by The West Australian Updated November 29, 2011

 

A Perth woman who was stung for $18,000 in a well-organised scam while on holiday in Bali has warned others to keep their wits about them while travelling.

Delys Langford and her husband Norm were on the trip of a lifetime last year when they fell prey to a confidence trick. It led to them gradually handing their savings to a young couple who befriended them in a shopping centre.

Although online warnings about the scam date back to at least 2005, Mrs Langford said she had not realised she was being swindled until it was too late.

She said the locals charmed her and she even ignored warnings from her son that it was a scam.

“You’ve got to meet these people to know what they’re like,” Mrs Langford said. “They’re not like gangsters off the street, they’re like really nice people. I did think of it (Bali) as a paradise … but it’s not.”

Mrs Langford, 67, said the man told her his sister would soon move to Perth to take up a job as a nurse at Royal Perth Hospital.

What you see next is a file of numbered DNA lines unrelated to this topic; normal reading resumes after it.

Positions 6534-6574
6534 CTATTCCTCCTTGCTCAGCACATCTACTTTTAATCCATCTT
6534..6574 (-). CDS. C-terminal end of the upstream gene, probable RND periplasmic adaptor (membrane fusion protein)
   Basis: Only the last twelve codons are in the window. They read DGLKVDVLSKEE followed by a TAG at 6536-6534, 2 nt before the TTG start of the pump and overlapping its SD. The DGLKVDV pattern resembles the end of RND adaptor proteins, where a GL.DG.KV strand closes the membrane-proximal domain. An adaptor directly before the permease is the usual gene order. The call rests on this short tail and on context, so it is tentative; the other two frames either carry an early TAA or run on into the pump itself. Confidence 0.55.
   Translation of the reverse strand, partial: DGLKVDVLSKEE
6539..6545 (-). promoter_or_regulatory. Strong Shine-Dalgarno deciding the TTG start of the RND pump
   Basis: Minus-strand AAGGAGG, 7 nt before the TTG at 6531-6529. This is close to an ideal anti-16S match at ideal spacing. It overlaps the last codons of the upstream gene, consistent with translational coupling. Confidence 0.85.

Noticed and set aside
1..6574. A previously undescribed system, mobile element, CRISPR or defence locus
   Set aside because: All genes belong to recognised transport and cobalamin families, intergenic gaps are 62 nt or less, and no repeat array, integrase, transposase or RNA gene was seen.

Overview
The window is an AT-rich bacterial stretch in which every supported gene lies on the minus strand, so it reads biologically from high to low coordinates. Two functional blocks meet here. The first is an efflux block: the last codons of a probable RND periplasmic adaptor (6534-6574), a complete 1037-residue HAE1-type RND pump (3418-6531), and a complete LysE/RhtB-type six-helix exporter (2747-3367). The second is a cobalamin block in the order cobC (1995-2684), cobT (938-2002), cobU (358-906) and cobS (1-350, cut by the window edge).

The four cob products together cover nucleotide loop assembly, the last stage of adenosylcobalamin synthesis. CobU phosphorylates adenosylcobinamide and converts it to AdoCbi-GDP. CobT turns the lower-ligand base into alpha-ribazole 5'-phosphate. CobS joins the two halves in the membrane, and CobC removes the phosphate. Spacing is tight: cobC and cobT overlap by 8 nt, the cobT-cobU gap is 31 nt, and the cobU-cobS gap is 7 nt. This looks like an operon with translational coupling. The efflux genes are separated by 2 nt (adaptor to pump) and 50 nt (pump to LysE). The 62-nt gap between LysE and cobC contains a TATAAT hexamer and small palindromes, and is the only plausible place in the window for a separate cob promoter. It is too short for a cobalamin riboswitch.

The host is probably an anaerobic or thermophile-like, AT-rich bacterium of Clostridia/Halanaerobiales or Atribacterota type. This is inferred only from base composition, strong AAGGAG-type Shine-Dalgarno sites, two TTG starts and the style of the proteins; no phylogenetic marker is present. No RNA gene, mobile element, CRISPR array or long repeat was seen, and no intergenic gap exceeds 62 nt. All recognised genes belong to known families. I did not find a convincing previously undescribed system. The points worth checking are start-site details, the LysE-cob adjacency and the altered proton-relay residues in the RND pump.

He had asked them whether they would come to dinner to meet his mother and help to convince her that Perth was a safe place to live.

They were driven to dinner in a van and taken straight into a locked compound, but neither the mother nor the sister was home. Within minutes they were duped into believing a rich businessman was visiting to play blackjack. They were sucked into watching the game and convinced to lend money to their host, who showed them a winning hand.

They also caught a peek of the businessman’s losing hand.

But the wagers on this single hand gradually grew.

Three times over three days, Mrs Langford withdrew $1000 to lend to her host. When the Langfords were not at the compound, the cards were sealed.

After five days, they returned to Perth without their $3000.

Their son said it was a scam but Mrs Langford was convinced otherwise and returned to Bali that evening with $15,000. She lent the money to the host because the businessman had raised the bet to $60,000.

It was only when Mrs Langford handed over the $15,000 and was told her host required yet another $6000 to match the bet that she realised she was being conned.

She convinced them she would fly home to Perth and return with another $6000 and then she left. She has not returned.

She said the scammers continued to call her after her return to Perth.

Mrs Langford said she and her husband could now not retire as soon as they had hoped.

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